When Can You Sue Your Employer or a Third Party for Work Injuries?
February 21st, 2020
Contributor: John Morrison
If you receive on-the-job injuries, you may wonder if you can sue your employer. Under North Carolina law, if your employer has workers’ compensation insurance that covers your injuries, the general rule is that you cannot sue your employer. There are exceptions, though. There also are situations where you may be able to file a legal claim against a third party.
North Carolina Workers’ Compensation Laws Prohibit Lawsuits Against Employers in Many Situations
State law in North Carolina requires most employers with three or more employees to carry workers’ compensation coverage. If an employer has the insurance, it pays compensation for on-the-job injuries, even if they are caused by the employer’s or a co-worker’s negligence.
If an employer does not have workers’ compensation coverage, the employee may have a civil claim against the employer under personal injury law. However, when workers’ compensation covers an injury, the law prohibits the injured employee from also filing a civil action against the employer or another employee in most circumstances. There are a few exceptions, which involve conduct that amounts to more than negligence or carelessness in the workplace.
A worker may sue an employer for injuries caused by intentional acts of the employer. So, if the employer purposely causes harm to a worker, the employee can file a civil action, even if the employer has workers’ compensation insurance.
A second exemption arises if the employer engages in intentional conduct that is “substantially certain” to cause serious injury or death to workers. This type of claim is sometimes referred to as a Woodson claim, since it was recognized in a 1991 North Carolina Supreme Court decision in the case of Woodson v. Rowland. These claims involve extremely egregious conduct and are very difficult to win.
Workers’ compensation laws also prohibit lawsuits against co-workers for injuries resulting from the co-worker’s negligence. But if a co-worker intentionally injures another employee, the injured victim can sue the co-worker if the conduct is willful, wanton, or reckless.
Claims against employers and employees for intentional conduct may include situations involving things like assault, rape, invasion of privacy, or slander. In any situation where you may have a basis for suing your employer — whether or not workers’ compensation is involved — you should discuss your case with an experienced personal injury attorney. It is never a good idea to pursue a personal injury claim on your own.
Even though you cannot file a lawsuit if your employer has workers’ compensation insurance, you can appeal workers’ compensation decisions if you encounter issues with your benefits. If you face that situation, you should talk with an attorney who handles workers’ compensation matters. Additional information is available in our blog post, When Should You Talk With a Lawyer About Your North Carolina Workers’ Compensation Benefits?
A Third Party May Have Liability for Work Injuries
Although you usually cannot sue your employer for work injuries, there are situations in which you may be able to sue a third party, even if you’re covered by workers’ compensation. This type of claim is a personal injury action. It is separate from your workers’ compensation claim.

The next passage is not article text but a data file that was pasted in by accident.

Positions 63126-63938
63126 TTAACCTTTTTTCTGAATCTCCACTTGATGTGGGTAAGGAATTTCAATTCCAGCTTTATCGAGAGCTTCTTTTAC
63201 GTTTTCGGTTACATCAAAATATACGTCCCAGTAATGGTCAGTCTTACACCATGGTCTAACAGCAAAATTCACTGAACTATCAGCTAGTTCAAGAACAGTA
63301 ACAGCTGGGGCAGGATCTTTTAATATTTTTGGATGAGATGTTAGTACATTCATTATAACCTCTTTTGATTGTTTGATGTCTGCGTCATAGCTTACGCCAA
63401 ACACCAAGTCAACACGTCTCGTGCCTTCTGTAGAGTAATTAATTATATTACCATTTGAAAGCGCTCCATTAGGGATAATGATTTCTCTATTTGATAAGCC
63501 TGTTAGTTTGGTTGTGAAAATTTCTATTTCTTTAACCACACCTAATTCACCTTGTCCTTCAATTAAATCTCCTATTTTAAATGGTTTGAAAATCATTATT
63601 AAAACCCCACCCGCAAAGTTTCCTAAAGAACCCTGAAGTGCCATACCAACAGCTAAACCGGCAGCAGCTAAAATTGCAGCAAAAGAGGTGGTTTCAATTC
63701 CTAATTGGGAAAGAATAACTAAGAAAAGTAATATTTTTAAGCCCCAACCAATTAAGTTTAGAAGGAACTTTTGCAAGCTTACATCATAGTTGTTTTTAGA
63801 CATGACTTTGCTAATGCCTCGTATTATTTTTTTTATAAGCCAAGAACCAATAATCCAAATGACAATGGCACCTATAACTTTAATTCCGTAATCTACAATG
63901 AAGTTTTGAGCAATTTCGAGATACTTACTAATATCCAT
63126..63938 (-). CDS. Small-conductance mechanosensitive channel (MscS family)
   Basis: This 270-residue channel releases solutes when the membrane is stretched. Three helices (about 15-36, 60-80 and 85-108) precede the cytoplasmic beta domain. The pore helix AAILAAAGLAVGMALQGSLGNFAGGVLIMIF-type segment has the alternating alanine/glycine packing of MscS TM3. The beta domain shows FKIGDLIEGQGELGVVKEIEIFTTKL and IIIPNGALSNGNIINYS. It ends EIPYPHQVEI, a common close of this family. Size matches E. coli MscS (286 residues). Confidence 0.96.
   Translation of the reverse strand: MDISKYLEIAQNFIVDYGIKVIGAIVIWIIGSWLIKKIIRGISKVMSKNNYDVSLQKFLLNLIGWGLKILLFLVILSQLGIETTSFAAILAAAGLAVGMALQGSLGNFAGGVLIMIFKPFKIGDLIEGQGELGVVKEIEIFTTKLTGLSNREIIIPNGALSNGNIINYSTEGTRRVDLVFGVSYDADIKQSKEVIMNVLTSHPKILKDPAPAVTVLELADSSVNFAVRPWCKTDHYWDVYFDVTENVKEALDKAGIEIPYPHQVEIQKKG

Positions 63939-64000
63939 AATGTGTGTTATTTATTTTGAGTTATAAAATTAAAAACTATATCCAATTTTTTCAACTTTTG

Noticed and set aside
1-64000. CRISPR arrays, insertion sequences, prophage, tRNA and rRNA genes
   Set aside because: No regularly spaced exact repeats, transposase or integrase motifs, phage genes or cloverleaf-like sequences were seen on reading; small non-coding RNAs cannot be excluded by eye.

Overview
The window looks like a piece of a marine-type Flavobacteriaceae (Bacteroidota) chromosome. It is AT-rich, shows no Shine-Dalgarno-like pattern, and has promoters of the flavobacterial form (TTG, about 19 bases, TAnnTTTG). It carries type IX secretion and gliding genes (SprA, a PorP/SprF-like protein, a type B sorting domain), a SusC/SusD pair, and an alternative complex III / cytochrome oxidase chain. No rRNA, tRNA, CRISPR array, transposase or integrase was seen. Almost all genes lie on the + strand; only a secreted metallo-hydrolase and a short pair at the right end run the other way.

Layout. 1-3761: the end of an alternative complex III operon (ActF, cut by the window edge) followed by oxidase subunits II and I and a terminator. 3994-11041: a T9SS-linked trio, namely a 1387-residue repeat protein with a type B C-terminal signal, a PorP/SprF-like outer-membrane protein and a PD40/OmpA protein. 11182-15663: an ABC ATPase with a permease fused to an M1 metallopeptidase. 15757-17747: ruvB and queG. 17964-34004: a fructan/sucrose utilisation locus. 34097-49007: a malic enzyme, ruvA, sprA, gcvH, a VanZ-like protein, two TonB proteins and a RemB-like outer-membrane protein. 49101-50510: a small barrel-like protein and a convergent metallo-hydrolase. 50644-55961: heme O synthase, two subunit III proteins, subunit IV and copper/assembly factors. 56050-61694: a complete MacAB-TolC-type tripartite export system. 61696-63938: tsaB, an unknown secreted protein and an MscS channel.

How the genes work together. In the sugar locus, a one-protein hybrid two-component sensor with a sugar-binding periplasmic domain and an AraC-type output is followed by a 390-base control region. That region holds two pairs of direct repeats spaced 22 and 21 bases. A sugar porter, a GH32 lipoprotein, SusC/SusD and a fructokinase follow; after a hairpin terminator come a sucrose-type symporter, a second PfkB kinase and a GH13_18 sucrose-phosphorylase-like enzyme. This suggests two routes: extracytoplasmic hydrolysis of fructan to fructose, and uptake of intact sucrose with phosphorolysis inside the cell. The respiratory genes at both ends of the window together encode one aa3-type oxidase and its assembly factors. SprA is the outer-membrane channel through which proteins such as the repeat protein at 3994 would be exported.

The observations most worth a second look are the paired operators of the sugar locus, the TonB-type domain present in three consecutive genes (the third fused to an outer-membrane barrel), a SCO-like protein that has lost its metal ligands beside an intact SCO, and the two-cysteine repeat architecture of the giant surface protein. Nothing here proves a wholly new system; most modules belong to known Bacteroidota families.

If someone other than your employer or a co-worker caused your injuries, you may be able to file a third-party liability claim against that person or business, in addition to receiving workers’ comp benefits. Third-party claims are not governed by workers’ compensation laws, but by the personal injury rules that apply to injuries caused by negligence. Compensation for personal injuries is calculated differently from workers’ compensation, so your personal injury compensation is likely to be greater than what you receive under workers’ compensation benefits.
When a third party is liable for your work injuries, compensation from the personal injury claim is in addition to your workers’ compensation. However, if the third-party claim succeeds, you may be required to reimburse some of the workers’ compensation benefits you received.
Third-party liability for work injuries is more common than you might think. Here are some examples of situations in which it occurs.
Motor Vehicle Accident Liability
Transportation incidents are the most common type of third-party liability claim. If you receive an injury in a truck or car accident while you are on-the-job, you may have a personal injury claim against the driver who caused the accident.
If your injuries were caused by faulty or defective equipment, you may have a product liability claim against the manufacturer, distributor, or supplier of the equipment.
If your work injuries occur on property that belongs to someone else, that person or business may be responsible under premises liability rules.
Liability of Subcontractors or Other Non-Employer
If your injuries are caused by someone on your jobsite who is not a co-worker or your employer (like a subcontractor) that person may have third-party liability for your injuries.
Talk With An Experienced North Carolina Personal Injury Attorney
Our civil litigation attorneys at The Twiford Law Firm have the experience and knowledge to help third-party claims arising from on-the-job injuries as well as workers’ compensation claim issues. With offices in Elizabeth City and Moyock, we serve clients throughout northeastern North Carolina. Call us at 252-338-4151 (Elizabeth City) or 252-435-2811 (Moyock) or complete our online form to schedule an initial consultation.
Categories: Personal Injury